Getting spruce roots for sewing
Spruce roots in the ground; so they look when upper layer of soil and fallen needles is
Spruce roots were probably the most common sewing material in nordic boatbuilding --
see sewing techniques overview. Some of them can be up to
3 meters long but quite even -- between 4-7mm thick, and flexible enough to be tied into a
knot. They have to be collected and
immediately cleaned from bark, before they got dry and crisp. Then they must be also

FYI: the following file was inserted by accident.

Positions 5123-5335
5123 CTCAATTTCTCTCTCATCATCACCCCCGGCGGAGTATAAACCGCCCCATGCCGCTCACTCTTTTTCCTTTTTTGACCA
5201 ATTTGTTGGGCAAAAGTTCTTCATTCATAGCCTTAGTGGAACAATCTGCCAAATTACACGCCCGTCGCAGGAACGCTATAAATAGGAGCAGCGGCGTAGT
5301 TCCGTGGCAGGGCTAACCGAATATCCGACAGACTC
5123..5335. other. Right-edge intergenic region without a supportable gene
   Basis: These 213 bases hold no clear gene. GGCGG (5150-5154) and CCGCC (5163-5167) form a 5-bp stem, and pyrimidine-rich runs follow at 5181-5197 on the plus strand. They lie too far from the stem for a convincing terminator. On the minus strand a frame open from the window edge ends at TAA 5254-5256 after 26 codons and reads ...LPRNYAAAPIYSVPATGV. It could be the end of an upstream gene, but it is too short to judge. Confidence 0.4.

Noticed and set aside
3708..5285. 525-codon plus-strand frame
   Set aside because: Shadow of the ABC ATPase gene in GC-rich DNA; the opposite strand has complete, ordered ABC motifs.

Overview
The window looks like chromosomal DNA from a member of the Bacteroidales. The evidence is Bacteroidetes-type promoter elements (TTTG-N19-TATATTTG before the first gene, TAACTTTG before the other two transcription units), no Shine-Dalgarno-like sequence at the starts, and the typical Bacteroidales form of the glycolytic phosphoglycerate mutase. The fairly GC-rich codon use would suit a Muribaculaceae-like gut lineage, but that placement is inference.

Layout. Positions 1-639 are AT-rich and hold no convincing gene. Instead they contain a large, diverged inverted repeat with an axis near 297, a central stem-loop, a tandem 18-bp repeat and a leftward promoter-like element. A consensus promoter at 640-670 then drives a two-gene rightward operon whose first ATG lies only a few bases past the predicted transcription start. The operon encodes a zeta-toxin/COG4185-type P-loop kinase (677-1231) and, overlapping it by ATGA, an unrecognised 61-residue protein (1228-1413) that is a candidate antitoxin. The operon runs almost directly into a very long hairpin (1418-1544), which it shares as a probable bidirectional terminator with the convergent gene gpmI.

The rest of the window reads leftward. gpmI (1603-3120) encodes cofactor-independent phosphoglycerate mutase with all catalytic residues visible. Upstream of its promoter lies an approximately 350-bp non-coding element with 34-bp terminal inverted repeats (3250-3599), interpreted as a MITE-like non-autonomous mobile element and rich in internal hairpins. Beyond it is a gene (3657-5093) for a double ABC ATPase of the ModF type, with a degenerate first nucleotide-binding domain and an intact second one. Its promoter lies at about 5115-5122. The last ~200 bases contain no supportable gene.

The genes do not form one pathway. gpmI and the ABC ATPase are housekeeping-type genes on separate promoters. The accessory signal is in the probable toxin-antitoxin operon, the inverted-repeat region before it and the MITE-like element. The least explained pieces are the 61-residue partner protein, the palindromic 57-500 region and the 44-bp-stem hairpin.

twisted to make them softer still, and then kept comletely immersed in water of tar, which
would not let them dry. They were said to be boiled in tar in NW Russia, to make them more
rot resistant, but, too long boiling was found to make them crisper.
It is not difficult to get roots in a dark spruce wood, where soil is soft and loose.
One can dig and pull them out with bare hands, using only a knife occasionally.